Marc Duquette, MBA '10

Organizational and Environmental Sustainability
"When you're in business for a while you get to a point where you feel stagnant and you want to do something more."

Creating Environmental Programs That Stick

We all know – Velcro – the hook and loop fastener that lets us close our sneakers, put on our babies’ diapers, attach important documents to the wall, and generally stick things to other things. Now, the business is going green: Antioch Green MBA student Marc Duquette has implemented environmental sustainability programs at the company that have stuck like – well, Velcro.

Duquette was always an outdoorsperson. “When I was a kid we used to spend a good portion of our summers camping up in Maine every year,” says Duquette, who grew up in Lowell, Massachusetts. “Prior to high school I was in the Youth Conservation Corps” — a program that introduces young Americans to conservation opportunities in national parks. So it’s no surprise that in 1986, he earned his BA in environmental science at St. Joseph’s College in Standish, Maine, and in the early 90s earned a Certificate in Environmental Technology and Hazardous Waste Management at the University of Massachusetts in Lowell.

Marc embarked on a successful career in environmental science: Over the years, besides working at Velcro USA Inc., he’s been an environmental health and safety manager at Advanced Circuit Technology, a senior environmental and safety engineer at Sanmina-SCI Corp., and an environmental, health and safety director at Koch Membrane Systems. His resume is littered with such accomplishments as “Reduced solid waste to landfill by thirty percent” and “Managed replacement of aging, 10,000 gallon chemical storage tanks.”

Heading Back to School After Reaching the Top

So why, after being at the top of his career, did Duquette decide to go to Antioch University New England for an MBA in Organizational and Environmental Sustainability (otherwise known as the Green MBA)? “When you’re in business for a while you get to a point where you feel stagnant and you want to do something more,” he says. “I struggled for a number of years, asking myself if I should get a technical environmental degree, a master’s degree in environmental engineering, or a generic MBA.” Then Duquette heard a radio ad for Antioch University New England’s Green MBA and a light bulb went on. “It put the package together in a nice program,” he says.

Duquette had worked at Velcro USA Inc. as a manager of EHS and quality registrations from 2002 until 2008, and left to join Koch Membrane Systems, a company that makes water filtration elements. But then, in the summer of 2009, in the middle of his Green MBA program, Duquette went back to Velcro Group Corp., this time as the Director of Environmental, Safety, and Product Compliance – a position the company created with him in mind. “At Velcro USA Inc. [originally] I wasn’t being given the resources I needed to do my job and it was just too much,” Duquette explains. For example, if a customer ordered ten parts from Velcro USA Inc. and needed them certified lead-free, “I would have to take all ten of the parts, break them down to the individual raw material components, and certify each component – and we really didn’t have the infrastructure to handle that sort of thing.”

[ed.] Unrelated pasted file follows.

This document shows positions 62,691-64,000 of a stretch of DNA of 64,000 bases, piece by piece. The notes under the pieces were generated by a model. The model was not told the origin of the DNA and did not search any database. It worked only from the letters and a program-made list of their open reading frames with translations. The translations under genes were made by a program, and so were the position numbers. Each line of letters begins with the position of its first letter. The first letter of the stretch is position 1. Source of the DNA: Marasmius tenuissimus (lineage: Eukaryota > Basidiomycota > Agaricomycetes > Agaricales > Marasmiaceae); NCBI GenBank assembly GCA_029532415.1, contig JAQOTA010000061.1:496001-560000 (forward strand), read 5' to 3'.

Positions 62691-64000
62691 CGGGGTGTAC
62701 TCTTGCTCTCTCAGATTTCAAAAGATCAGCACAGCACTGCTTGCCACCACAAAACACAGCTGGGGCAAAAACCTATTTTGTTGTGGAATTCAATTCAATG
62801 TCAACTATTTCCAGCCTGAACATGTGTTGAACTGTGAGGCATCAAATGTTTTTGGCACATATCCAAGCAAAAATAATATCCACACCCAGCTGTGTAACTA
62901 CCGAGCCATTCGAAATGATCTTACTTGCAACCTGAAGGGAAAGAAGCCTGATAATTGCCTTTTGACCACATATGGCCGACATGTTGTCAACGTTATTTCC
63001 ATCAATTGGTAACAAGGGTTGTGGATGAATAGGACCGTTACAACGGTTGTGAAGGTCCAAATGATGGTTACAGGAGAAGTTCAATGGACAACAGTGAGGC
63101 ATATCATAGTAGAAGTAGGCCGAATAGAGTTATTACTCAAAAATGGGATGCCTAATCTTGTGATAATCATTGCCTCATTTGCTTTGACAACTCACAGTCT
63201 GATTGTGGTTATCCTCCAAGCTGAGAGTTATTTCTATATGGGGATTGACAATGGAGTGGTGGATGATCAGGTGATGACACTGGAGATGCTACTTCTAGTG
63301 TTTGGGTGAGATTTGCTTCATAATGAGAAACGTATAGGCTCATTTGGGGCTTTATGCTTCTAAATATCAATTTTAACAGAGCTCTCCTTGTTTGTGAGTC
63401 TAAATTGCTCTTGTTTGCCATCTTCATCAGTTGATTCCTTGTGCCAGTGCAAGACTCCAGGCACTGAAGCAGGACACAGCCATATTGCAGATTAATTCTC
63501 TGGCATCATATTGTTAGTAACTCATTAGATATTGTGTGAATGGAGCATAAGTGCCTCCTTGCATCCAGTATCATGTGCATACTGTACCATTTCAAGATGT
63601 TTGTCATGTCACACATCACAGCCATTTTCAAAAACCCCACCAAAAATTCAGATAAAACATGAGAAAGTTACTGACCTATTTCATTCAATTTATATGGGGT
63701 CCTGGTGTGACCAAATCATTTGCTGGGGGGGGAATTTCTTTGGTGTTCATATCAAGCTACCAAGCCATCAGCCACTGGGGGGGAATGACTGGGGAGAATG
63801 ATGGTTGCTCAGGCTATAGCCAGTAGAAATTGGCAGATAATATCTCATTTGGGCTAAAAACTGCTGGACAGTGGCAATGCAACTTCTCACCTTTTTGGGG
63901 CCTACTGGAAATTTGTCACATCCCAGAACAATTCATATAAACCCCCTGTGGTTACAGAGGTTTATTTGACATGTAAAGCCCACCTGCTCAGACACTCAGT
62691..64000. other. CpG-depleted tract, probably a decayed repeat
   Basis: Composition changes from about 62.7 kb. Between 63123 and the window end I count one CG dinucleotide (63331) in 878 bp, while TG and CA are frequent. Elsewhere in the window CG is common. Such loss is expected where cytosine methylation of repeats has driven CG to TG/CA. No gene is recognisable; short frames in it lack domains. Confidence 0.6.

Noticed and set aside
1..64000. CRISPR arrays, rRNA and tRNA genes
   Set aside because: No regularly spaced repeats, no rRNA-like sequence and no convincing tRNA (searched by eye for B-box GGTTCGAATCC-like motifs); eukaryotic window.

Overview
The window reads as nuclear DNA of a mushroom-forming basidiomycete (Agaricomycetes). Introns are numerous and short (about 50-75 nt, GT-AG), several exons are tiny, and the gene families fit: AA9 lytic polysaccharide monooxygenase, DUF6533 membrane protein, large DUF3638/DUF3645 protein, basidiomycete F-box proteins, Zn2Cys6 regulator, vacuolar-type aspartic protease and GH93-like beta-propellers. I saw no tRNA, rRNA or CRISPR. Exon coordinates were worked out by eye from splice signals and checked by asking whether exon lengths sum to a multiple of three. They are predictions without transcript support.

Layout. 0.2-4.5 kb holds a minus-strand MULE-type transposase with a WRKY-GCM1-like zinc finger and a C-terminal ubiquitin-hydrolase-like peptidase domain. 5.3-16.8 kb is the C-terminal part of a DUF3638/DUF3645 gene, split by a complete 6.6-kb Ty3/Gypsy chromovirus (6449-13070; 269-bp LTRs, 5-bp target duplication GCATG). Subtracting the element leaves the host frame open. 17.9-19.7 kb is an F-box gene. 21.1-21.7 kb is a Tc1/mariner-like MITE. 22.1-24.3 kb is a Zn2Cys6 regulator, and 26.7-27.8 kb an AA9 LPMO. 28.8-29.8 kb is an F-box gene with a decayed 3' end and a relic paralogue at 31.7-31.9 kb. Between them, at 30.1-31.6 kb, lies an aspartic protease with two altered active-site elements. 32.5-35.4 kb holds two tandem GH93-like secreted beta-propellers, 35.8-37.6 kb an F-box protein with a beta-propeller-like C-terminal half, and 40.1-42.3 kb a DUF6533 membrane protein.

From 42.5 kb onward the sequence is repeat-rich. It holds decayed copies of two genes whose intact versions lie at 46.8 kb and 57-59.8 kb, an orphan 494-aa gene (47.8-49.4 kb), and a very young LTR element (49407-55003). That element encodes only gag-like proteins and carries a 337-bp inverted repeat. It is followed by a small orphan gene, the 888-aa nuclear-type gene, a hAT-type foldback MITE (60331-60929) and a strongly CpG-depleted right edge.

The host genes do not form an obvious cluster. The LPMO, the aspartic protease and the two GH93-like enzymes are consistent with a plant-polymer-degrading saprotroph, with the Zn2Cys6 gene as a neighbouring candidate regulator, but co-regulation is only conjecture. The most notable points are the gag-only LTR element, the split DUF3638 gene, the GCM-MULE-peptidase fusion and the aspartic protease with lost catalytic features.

After Duquette left Velcro USA Inc., the company spent the next year and a half trying to get him back. The company hired additional people, and created systems to document the safety of various products. (Now, everyone from customer service to the engineering department will have a part of the responsibility to qualify the company’s raw materials.) Not only that, but Velcro Group Corporation created the new position for Duquette, giving him global responsibility to develop, implement, and oversee sustainable corporate environmental, safety, and product compliance programs.

Thanks in part to actions Duquette took at his first stint at Velcro USA Inc. and in his current position, the company now reuses or recycles more than thirty percent of the waste it generates, all of the electrical and thermal power in the New Hampshire headquarters is self-generated, and Velcro USA Inc. was the first in the industry to remove solvents from coating processes and substantially reduce the use of heavy metals. And those are just a few of the environmentally-friendly advances the company has made under Duquette’s direction.

Duquette says that what he’s learned in Antioch University New England’s Green MBA program has helped him in his new position. In fact, on his office bulletin board hangs the personal mission statement he created as part of his ethics class at Antioch: “My mission is to end each day knowing I did my best, and that I accomplished something meaningful with full integrity and purpose.” Every day at Velcro Group Corp., Duquette fulfills that mission.